The terms “homogeneous” and “homogeneously-branched” means that in an ethylene/α-olefin interpolymer (1) the α-olefin comonomer is randomly distributed within a given polymer molecule, (2) substantially all of the polymer molecules have the same ethylene-to-comonomer ratio, and (3) the interpolymer essentially lacks a measurable high density (crystalline) polymer fraction as measured by known fractionation techniques such as, for example, a method that involves polymer fractional elution as a function of temperature.
The homogeneously branched ethylene interpolymers that can be used in the practice of this invention include linear ethylene interpolymers, and substantially linear ethylene interpolymers.
Included amongst the homogeneously branched linear ethylene interpolymers useful as elastomers in the compositions of the present invention are ethylene polymers which do not have long chain branching, but do have short chain branches derived from the comonomer polymerized into the interpolymer which are homogeneously distributed both within the same polymer chain and between different polymer chains. That is, homogeneously branched linear ethylene interpolymers have an absence of long chain branching just as is the case for the linear low density polyethylene polymers or linear high density polyethylene polymers made using uniform branching distribution polymerization processes as described, for example, by Elston in U.S. Pat. No. 3,645,992. Commercial examples of homogeneously branched linear ethylene/α-olefin interpolymers include TAFMER™ polymers supplied by the Mitsui Chemical Company and EXACT™ polymers supplied by Exxon Chemical Company.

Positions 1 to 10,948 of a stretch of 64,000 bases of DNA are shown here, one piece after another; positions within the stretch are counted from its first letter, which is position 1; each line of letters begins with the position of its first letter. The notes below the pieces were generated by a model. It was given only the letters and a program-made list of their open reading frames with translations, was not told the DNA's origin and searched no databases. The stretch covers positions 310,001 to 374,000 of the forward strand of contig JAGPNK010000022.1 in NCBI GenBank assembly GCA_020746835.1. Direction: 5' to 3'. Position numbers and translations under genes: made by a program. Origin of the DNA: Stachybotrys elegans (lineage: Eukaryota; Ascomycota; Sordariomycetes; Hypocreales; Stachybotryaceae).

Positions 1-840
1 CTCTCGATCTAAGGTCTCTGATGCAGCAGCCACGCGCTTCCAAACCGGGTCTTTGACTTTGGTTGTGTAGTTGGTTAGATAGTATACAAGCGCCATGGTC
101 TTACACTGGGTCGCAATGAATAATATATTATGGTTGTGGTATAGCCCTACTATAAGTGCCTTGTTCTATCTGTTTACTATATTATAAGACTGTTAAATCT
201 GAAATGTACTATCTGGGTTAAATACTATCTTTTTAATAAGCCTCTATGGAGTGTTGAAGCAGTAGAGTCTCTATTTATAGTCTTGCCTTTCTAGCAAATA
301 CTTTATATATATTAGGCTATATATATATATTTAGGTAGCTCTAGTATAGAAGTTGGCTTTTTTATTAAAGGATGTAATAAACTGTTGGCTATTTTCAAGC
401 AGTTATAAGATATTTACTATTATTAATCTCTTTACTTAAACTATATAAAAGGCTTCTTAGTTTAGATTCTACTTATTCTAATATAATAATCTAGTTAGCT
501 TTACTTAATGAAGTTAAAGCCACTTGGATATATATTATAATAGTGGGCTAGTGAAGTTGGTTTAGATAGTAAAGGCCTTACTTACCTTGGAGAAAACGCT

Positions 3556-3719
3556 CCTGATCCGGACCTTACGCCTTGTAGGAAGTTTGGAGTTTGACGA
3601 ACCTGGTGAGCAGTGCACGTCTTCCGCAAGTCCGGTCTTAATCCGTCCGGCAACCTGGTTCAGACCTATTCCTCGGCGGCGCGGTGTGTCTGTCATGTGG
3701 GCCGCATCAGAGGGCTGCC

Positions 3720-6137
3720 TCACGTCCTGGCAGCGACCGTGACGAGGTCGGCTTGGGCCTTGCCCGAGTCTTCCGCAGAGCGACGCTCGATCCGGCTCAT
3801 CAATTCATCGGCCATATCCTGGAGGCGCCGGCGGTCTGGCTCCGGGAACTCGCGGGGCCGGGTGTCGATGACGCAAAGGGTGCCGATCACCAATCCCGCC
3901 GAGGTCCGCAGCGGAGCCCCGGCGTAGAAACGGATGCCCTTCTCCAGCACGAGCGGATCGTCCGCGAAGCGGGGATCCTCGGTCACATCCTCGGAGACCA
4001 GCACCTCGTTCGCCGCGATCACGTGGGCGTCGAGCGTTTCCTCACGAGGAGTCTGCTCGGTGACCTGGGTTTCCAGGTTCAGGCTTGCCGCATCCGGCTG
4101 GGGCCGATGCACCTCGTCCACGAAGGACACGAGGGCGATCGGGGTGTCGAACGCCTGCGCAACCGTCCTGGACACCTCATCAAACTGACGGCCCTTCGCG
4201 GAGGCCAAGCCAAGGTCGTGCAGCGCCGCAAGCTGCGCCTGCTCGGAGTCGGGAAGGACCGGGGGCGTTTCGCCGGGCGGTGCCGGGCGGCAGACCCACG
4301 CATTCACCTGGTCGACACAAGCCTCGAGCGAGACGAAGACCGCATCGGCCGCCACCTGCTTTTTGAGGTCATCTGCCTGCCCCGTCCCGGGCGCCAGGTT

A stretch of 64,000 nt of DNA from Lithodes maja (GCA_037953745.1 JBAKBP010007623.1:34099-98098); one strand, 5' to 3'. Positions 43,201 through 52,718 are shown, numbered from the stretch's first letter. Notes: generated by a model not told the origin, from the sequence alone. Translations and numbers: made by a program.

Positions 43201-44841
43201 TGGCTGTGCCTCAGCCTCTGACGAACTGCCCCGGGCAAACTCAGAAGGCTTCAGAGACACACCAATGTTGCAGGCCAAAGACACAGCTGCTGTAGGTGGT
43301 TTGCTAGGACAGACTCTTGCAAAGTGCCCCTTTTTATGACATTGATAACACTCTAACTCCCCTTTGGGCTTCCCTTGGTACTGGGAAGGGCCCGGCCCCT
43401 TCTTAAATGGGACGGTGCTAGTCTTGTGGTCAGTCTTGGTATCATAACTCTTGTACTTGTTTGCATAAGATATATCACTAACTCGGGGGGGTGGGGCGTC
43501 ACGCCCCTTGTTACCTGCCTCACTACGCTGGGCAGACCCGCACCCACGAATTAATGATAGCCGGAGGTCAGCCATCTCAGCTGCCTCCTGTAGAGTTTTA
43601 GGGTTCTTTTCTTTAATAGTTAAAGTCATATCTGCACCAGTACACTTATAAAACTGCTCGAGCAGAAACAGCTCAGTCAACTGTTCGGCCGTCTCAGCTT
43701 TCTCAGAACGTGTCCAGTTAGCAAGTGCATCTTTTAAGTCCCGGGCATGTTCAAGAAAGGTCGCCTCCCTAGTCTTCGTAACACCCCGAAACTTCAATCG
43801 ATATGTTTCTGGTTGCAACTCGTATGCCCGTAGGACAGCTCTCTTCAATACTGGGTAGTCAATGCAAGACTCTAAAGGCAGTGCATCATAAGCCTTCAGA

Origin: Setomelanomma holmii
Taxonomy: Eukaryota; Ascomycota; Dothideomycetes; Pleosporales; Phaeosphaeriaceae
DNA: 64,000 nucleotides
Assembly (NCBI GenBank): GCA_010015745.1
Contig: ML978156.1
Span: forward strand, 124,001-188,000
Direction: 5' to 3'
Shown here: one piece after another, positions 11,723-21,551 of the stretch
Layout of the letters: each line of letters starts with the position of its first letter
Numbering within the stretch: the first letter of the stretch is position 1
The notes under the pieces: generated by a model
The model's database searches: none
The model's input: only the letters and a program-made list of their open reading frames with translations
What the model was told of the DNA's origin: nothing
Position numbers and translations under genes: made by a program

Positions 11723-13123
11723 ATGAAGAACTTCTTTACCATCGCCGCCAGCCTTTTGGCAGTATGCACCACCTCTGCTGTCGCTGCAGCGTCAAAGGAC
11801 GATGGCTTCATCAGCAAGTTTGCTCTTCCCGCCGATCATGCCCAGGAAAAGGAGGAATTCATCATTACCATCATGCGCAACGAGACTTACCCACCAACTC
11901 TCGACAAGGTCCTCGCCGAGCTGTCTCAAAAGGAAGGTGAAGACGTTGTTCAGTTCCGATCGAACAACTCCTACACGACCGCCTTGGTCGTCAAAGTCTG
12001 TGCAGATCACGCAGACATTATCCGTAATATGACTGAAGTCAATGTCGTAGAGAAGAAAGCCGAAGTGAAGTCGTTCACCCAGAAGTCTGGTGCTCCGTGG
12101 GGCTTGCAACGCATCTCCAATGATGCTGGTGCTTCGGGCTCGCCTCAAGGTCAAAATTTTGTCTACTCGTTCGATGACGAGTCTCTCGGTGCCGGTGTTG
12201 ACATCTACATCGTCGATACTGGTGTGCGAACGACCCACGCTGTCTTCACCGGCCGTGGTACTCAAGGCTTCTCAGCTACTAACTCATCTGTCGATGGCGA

The substantially linear ethylene interpolymers used in the present invention are described in U.S. Pat. Nos. 5,272,236 and 5,278,272, 6,054,544 and 6,335,410 B1, the entire contents of all of which are herein incorporated by reference. The substantially linear ethylene interpolymers useful as elastomers in the compositions of the present invention are those in which the comonomer is randomly distributed within a given interpolymer molecule and in which substantially all of the interpolymer molecules have the same ethylene/comonomer ratio within that interpolymer. Substantially linear ethylene interpolymers are homogeneously branched ethylene polymers having long chain branching. The long chain branches have the same comonomer distribution as the polymer backbone and can have about the same length as the length of the polymer backbone. “Substantially linear” means that the bulk polymer is substituted, on average, with 0.01 long chain branches/1000 total carbons (including both backbone and branch carbons) to 3 long chain branches/1000 total carbons. Preferred polymers are substituted with 0.01 long chain branches/1000 total carbons to 1 long chain branch/1000 total carbons, more preferably from 0.05 long chain branches/1000 total carbons to 1 long chain branch/1000 total carbons, and especially from 0.3 long chain branches/1000 total carbons to 1 long chain branch/1000 total carbons. Commercial examples of substantially linear polymers include the ENGAGE™ polymers (available from DuPont Dow Elastomers L.L.C.), and AFFINITY™ polymers (available from The Dow Chemical Company).